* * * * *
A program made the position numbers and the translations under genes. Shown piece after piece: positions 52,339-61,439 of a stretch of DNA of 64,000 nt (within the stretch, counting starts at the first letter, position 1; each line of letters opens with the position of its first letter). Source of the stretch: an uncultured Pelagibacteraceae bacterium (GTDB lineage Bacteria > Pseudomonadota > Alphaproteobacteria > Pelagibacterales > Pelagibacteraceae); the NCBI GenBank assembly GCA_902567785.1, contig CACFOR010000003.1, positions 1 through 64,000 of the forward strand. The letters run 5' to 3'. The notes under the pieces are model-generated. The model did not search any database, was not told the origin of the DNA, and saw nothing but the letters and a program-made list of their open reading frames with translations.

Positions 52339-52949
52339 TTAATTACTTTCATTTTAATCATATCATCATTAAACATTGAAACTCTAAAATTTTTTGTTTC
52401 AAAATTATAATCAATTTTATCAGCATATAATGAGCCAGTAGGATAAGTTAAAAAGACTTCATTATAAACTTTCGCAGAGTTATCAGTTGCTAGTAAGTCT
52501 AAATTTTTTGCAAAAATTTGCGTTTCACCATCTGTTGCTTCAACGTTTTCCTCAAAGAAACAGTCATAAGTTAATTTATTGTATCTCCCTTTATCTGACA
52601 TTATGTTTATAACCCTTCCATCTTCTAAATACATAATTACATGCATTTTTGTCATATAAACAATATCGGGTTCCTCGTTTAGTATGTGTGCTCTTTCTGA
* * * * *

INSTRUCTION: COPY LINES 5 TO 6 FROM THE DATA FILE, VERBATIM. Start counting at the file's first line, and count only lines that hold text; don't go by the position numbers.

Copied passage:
52501 AAATTTTTTGCAAAAATTTGCGTTTCACCATCTGTTGCTTCAACGTTTTCCTCAAAGAAACAGTCATAAGTTAATTTATTGTATCTCCCTTTATCTGACA
52601 TTATGTTTATAACCCTTCCATCTTCTAAATACATAATTACATGCATTTTTGTCATATAAACAATATCGGGTTCCTCGTTTAGTATGTGTGCTCTTTCTGA